Arthur yearns for battle. He is desperate to fight so he can obtain the tattoo that signals his passage into manhood. And if he’s being truthful, he wants to impress Bedwyr, the tribe’s best warrior and son of Uthyr. Yet when the chance to prove himself finally comes, Arthur forgets his training and in a moment of rash foolishness, he costs Bedwyr his sword hand.
Now both men are ostracized from the tribe, Bed because he is no longer a warrior and Arthur because of the shame he carries. Now, burdened by guilt and with a desperate need to see Bed returned to his former glory, Arthur decides to bully the man back to life. Through stubborn tenacity and genuine love, Arthur and Bed find their way out of the darkness. But Bed must prove himself still a warrior in order regain Uthyr’s good graces and he can only do so with Arthur at his side. With nothing to lose, Arthur and Bedywr must risk everything to make their mark in the world.
Marked by Fire was an amazing novella that perfectly captured the beginning of the Arthurian legend with realism and true emotion. The story of Arthur, his round table, and the creation of Camelot were the stories of my childhood. They were the tales that fueled my love of history and folklore and, as a result, I’ve always been partial to Arthurian retellings. But rarely have I seen them done so well as in Marked by Fire. Despite its shortened form, this early scene from Arthur’s life is excellently written and does away with the fantastical elements of the legend to give readers a believable retelling. Arthur is nothing more than a gangly young man in Marked by Fire, in love with the Chief’s son, a man he can’t have, and desperate to prove himself. And in doing so he nearly gets his fellow warrior killed and is left looking a fool. He is far from a great king and little more than a puppy desperate for the affections of those who have proven themselves to be men. Bedwyr steps off the page as a man who has lost everything and clings to life as a matter of course rather than from any real interest. We can’t help suffering with him and as he slowly returns to life, we champion his strength and determination. Arthur and Bed work as a couple because there is a comfortable honesty between them. They are warriors and shield mates and there is the sense that their lives have been bound together by forces neither of them can fully understand.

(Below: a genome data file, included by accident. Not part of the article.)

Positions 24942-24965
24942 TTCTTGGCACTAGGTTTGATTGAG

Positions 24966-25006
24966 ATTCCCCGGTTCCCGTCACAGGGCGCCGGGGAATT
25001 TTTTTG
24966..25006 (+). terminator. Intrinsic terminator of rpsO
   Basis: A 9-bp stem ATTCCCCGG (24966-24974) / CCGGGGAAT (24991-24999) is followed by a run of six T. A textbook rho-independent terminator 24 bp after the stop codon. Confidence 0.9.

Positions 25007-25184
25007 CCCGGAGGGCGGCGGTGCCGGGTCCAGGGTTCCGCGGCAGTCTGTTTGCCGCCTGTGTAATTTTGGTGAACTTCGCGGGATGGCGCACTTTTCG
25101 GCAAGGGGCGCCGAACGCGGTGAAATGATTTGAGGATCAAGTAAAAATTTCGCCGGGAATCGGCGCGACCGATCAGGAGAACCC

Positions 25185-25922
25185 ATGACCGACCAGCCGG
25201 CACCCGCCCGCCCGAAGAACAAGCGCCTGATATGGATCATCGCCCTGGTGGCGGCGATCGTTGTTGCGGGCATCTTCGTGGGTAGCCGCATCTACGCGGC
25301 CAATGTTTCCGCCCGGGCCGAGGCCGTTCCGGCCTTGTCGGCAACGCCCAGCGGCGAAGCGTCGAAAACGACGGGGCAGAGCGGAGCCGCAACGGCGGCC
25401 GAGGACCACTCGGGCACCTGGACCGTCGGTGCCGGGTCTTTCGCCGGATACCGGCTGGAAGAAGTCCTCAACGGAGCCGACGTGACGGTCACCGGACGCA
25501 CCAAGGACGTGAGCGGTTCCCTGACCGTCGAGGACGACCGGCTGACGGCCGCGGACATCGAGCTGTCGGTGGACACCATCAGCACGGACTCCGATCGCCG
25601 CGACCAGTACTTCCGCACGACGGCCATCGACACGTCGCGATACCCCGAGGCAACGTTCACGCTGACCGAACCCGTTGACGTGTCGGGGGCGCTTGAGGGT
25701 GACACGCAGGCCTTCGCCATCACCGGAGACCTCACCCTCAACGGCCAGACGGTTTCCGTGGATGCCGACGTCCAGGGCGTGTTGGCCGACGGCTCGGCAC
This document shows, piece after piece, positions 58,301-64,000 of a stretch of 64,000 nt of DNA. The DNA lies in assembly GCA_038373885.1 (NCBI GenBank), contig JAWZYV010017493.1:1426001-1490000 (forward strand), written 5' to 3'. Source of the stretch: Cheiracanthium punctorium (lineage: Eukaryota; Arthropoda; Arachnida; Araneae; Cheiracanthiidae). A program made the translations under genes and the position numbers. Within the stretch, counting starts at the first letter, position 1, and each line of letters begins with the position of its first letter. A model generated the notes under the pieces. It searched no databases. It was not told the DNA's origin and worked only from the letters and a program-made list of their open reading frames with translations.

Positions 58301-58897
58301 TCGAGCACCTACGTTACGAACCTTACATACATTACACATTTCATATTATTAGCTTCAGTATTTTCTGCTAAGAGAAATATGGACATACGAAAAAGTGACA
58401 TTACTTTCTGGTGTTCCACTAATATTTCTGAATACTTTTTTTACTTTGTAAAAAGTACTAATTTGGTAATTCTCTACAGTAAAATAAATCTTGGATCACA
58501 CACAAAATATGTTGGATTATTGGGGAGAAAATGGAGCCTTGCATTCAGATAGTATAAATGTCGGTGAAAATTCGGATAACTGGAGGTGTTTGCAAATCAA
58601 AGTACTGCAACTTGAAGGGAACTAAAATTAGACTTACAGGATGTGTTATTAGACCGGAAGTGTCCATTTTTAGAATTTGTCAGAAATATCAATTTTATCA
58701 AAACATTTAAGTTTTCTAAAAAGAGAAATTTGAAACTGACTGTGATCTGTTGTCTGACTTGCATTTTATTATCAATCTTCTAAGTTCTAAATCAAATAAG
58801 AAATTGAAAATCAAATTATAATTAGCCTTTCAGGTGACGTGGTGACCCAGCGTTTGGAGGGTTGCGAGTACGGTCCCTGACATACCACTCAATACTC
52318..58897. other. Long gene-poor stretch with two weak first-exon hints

There is something thrilling in the slow reveal of characters we have so long known from the Arthurian legends, despite their changes in circumstance. Uthyr is now a tribal chieftain, but we still recognize his arrogance and brutality. In Arthur we see the shadow of the man he will become, but his youth is both credible and relatable. There are plenty of other legendary incarnations evident and given this is the start of a series, we can only assume other characters will reveal themselves in the future. If you don’t know anything about the Arthurian tales you will still love Marked by Fire, but I do believe there is an added layer of enjoyment for those who know the legends well.
Marked by Fire was an excellent novella and a wonderful start to new retelling of the Arthurian stories. The characters are vibrant and emotive and the author does an amazing job of drawing you into the story. Despite being a novella, the plot is well developed and complete and the pacing is incredibly strong. I can’t recommend this one more highly!